Eventually, Hugo was convinced that as there was no way he could live with humanity, he so must create a society of supermen where he could live with his equals.  Brushing briefly on the subject of eugenics, Wylie took his hero to a mountain top, deep in the Mayan jungle, where Hugo knelt and asked Gods blessing to begin duplicating his fathers experiment.  Was it okay to create a race of supermen?

God promptly killed Hugo off with a bolt of lightning.

That should have been the end of the story--but over the last few decades both Marvel and DC Comics have sporadically published comics featuring Hugo Danner.  It turns out that even God couldn't kill a super man.

1 comment:

  1. I wonder whether Wylie, like a lot of other nerdy sci-fi authors, isn't projecting some wishful thinking of his own onto his Man of Iron. After all, how many mild-mannered kids smart enough to write a book, grow up the target of bullies who are stronger, faster and more aggressive than themselves. Wouldn't it be nice if somehow, people everywhere were to hate them for their strength, power and dominance. Unfortunately, they don't. Bullies are much admired by their peers. Strong, powerful and successful people seem to achieve a kind of social dominance over their fellow men with everyone seeking their approval. My suspicion is that such a powerful person would become a much-admired and wealthy celebrity in no time. I think the Man of Steel gets it closer to right. He may be isolated to some degree as are all celebrities, but it need not necessarily be so. The Achilles Heel of the powerful man (or woman) is his own ego. Should one be able to keep his ego in check, there is no reason a powerful person should not be much admired, much to the chagrin of us nerdy sci-fi writers. Let's face it, we targets of cruel and merciless bullying by our more physically and socially powerful peers would love to know that there is a downside to being tough and strong and successful. That way we might indulge in a little self-righteousness. We like to think that the jocks and cheerleaders will wind up poor and living in broken down mobile homes, but that's not usually the case. Adolescent bullies and trend-setters often grow up to be adult bullies and trend-setters and their followers still wonder after them like they did in high school.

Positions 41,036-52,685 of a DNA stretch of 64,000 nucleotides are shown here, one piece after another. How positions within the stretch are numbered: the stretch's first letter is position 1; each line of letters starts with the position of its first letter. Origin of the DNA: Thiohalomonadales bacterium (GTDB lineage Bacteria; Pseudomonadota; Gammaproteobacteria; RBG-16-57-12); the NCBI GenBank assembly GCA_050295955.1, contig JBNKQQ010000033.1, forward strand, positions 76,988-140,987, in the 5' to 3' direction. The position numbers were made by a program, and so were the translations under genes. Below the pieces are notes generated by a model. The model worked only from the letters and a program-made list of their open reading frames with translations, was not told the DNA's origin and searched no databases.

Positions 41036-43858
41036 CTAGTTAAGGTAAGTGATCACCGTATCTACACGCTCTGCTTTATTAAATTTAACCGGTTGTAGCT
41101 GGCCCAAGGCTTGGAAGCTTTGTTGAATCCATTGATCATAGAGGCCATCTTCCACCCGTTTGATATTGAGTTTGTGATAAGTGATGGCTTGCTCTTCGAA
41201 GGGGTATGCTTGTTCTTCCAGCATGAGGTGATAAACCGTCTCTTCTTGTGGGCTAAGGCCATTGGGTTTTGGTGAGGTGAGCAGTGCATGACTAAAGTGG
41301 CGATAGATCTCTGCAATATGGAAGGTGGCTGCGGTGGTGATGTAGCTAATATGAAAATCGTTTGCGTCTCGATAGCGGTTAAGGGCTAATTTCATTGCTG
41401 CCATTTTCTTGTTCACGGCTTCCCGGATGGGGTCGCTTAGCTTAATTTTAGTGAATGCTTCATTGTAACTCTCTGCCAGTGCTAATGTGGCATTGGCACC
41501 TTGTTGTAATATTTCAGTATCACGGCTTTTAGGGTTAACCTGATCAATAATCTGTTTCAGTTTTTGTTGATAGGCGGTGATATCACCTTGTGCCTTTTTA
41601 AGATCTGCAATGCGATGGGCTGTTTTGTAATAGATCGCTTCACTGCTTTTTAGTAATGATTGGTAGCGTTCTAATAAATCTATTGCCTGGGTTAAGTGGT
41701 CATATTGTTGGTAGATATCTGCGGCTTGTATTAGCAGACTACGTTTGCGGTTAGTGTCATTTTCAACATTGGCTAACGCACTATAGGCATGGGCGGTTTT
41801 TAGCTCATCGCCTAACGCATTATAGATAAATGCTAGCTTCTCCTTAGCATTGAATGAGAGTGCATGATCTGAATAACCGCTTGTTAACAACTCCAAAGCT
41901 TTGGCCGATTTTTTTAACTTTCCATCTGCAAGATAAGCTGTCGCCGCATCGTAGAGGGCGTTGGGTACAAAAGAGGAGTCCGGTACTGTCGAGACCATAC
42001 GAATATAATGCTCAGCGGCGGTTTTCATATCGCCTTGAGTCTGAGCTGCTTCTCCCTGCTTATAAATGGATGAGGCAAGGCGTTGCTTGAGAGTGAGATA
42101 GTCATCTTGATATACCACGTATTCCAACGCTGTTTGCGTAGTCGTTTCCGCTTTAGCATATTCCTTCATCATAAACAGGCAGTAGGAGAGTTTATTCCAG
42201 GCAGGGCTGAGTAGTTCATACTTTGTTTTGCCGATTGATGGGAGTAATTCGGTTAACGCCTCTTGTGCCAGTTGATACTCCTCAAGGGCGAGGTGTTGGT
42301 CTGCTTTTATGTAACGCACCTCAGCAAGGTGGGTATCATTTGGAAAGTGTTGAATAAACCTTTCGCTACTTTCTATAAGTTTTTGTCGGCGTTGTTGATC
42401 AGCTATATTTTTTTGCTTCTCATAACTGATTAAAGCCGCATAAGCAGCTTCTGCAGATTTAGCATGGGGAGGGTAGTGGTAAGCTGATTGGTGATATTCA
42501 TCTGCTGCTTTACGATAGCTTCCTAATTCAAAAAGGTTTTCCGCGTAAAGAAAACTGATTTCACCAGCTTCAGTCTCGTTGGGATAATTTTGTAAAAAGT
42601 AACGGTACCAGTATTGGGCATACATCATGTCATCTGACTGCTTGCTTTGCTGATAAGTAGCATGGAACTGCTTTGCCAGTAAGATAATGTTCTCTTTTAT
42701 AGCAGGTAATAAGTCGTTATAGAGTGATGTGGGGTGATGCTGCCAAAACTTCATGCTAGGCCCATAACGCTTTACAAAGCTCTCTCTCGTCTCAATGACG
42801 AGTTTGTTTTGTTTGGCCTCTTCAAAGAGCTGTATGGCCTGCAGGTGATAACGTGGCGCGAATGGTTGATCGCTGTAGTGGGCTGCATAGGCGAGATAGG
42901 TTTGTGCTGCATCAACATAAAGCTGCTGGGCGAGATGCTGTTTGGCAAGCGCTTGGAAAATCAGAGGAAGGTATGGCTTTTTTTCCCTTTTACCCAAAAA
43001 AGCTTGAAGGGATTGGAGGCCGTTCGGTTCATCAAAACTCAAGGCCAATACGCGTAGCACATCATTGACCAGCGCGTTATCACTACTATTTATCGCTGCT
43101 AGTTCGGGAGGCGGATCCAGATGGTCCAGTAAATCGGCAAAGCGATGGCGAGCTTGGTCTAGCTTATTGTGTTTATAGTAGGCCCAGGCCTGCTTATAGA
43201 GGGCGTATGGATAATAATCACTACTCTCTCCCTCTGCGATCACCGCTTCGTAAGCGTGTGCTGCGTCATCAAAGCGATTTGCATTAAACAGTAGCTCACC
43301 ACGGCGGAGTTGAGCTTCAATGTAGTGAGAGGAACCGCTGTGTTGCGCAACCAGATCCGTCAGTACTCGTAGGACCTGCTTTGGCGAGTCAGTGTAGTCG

We like to cite examples of nerds who became persons of power - people like Bill Gates. But let us not forget that Gates in amassing his vast fortune through Microsoft's dominance of computer operating systems, did so because he learned his business tactics from the very bullies who used to give him wedgies in the boys bathroom in junior high. His company, Microsoft, uses its power and position to control the market to its own considerable advantage. Microsoft is a nerdy bully and, sadly, it has not caused gates or Paul Allen to climb any mountains to address God directly

    Once in a while the strong and powerful find the real world too much to handle and fail spectacularly, but they are generally the exception rather than the rule. The eugenics movement hoped to breed the defects out of the race, leaving behind the weak and powerless. I think the flaw in that idea is that it creates a race of men and women who are all the same. I think such a race would soon stagnate and progress screech to a stop. I think it is our vast differences as individuals that power progress. It's ironic that the social engineers, who would make all of us the same in the name of "fairness" and who would create a uniformly vanilla-flavored social "utopia" through laws and regulation, call themselves "progressive" when what they are doing would more than likely result in social stagnation and grind progress to a halt. Just one man's opinion. - Tom King